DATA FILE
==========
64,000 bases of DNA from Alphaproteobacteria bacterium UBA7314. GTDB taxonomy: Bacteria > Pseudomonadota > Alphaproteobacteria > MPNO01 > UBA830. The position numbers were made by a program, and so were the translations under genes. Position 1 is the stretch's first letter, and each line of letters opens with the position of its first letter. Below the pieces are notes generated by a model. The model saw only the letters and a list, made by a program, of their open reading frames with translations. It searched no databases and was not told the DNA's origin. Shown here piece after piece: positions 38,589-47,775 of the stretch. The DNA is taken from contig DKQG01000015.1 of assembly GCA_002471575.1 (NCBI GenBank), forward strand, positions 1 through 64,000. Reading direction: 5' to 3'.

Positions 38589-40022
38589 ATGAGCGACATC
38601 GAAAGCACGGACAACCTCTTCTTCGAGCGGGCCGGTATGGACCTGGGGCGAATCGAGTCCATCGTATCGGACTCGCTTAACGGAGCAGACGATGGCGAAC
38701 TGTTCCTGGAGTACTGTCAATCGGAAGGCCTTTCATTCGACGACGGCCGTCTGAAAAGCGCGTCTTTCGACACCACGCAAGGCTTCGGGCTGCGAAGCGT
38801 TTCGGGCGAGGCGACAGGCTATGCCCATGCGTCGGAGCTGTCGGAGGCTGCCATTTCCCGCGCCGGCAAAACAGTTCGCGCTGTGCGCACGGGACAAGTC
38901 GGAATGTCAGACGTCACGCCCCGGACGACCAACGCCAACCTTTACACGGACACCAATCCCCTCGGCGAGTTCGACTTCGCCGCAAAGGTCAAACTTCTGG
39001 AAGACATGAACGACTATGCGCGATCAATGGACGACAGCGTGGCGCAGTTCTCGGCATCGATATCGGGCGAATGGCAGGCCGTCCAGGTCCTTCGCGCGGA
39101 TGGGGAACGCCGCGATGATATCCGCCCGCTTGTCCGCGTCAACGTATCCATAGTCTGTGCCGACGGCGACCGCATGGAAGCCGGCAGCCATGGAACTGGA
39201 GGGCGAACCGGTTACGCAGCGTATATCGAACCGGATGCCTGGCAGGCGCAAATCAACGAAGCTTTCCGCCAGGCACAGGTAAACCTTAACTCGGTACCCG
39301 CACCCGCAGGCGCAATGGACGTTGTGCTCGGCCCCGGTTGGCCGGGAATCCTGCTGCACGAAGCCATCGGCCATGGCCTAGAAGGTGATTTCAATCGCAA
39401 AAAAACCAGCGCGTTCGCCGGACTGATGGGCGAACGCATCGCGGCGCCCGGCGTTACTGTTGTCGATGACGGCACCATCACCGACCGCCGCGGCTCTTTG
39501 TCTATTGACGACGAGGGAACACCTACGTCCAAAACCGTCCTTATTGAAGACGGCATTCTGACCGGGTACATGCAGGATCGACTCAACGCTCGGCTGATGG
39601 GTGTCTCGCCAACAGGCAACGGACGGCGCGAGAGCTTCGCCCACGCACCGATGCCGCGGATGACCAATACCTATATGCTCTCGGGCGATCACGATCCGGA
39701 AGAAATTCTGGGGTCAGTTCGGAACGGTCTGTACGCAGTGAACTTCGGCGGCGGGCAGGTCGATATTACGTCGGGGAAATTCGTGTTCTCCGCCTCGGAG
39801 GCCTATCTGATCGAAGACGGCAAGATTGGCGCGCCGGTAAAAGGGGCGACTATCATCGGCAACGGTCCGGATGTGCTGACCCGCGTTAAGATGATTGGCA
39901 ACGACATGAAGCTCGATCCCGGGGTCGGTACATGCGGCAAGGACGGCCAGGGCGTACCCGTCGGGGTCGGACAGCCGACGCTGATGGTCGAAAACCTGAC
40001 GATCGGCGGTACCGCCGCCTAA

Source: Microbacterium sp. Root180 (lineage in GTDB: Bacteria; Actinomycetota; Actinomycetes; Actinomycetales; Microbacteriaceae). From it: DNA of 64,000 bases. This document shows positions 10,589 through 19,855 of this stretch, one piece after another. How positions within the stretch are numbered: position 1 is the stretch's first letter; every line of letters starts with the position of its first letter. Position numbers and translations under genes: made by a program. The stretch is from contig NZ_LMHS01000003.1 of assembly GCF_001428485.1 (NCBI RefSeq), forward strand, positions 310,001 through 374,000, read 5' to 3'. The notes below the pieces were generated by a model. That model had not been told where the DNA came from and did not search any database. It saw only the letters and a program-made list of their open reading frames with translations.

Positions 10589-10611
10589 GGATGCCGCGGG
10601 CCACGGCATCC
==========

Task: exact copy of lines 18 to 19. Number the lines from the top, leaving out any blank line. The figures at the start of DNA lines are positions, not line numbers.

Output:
40001 GATCGGCGGTACCGCCGCCTAA

Source: Microbacterium sp. Root180 (lineage in GTDB: Bacteria; Actinomycetota; Actinomycetes; Actinomycetales; Microbacteriaceae). From it: DNA of 64,000 bases. This document shows positions 10,589 through 19,855 of this stretch, one piece after another. How positions within the stretch are numbered: position 1 is the stretch's first letter; every line of letters starts with the position of its first letter. Position numbers and translations under genes: made by a program. The stretch is from contig NZ_LMHS01000003.1 of assembly GCF_001428485.1 (NCBI RefSeq), forward strand, positions 310,001 through 374,000, read 5' to 3'. The notes below the pieces were generated by a model. That model had not been told where the DNA came from and did not search any database. It saw only the letters and a program-made list of their open reading frames with translations.